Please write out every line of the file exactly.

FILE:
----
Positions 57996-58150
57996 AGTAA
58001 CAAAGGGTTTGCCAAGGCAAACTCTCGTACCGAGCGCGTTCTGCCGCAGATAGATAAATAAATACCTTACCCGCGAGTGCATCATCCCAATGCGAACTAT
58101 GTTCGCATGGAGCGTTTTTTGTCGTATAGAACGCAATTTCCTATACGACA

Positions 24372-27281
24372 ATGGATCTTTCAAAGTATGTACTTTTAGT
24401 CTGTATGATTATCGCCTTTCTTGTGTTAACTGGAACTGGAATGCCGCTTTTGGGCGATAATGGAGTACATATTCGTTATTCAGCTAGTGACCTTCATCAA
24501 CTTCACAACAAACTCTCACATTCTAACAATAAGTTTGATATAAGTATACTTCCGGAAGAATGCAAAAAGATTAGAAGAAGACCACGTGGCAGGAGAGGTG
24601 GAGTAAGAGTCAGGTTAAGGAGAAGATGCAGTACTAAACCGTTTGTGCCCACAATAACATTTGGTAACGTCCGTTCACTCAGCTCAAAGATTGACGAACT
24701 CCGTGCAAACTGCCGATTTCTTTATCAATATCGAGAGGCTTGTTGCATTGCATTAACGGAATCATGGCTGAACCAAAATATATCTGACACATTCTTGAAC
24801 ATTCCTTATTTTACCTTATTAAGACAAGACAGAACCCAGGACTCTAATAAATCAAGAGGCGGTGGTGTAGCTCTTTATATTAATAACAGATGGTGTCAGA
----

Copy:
Positions 57996-58150
57996 AGTAA
58001 CAAAGGGTTTGCCAAGGCAAACTCTCGTACCGAGCGCGTTCTGCCGCAGATAGATAAATAAATACCTTACCCGCGAGTGCATCATCCCAATGCGAACTAT
58101 GTTCGCATGGAGCGTTTTTTGTCGTATAGAACGCAATTTCCTATACGACA

Positions 24372-27281
24372 ATGGATCTTTCAAAGTATGTACTTTTAGT
24401 CTGTATGATTATCGCCTTTCTTGTGTTAACTGGAACTGGAATGCCGCTTTTGGGCGATAATGGAGTACATATTCGTTATTCAGCTAGTGACCTTCATCAA
24501 CTTCACAACAAACTCTCACATTCTAACAATAAGTTTGATATAAGTATACTTCCGGAAGAATGCAAAAAGATTAGAAGAAGACCACGTGGCAGGAGAGGTG
24601 GAGTAAGAGTCAGGTTAAGGAGAAGATGCAGTACTAAACCGTTTGTGCCCACAATAACATTTGGTAACGTCCGTTCACTCAGCTCAAAGATTGACGAACT
24701 CCGTGCAAACTGCCGATTTCTTTATCAATATCGAGAGGCTTGTTGCATTGCATTAACGGAATCATGGCTGAACCAAAATATATCTGACACATTCTTGAAC
24801 ATTCCTTATTTTACCTTATTAAGACAAGACAGAACCCAGGACTCTAATAAATCAAGAGGCGGTGGTGTAGCTCTTTATATTAATAACAGATGGTGTCAGA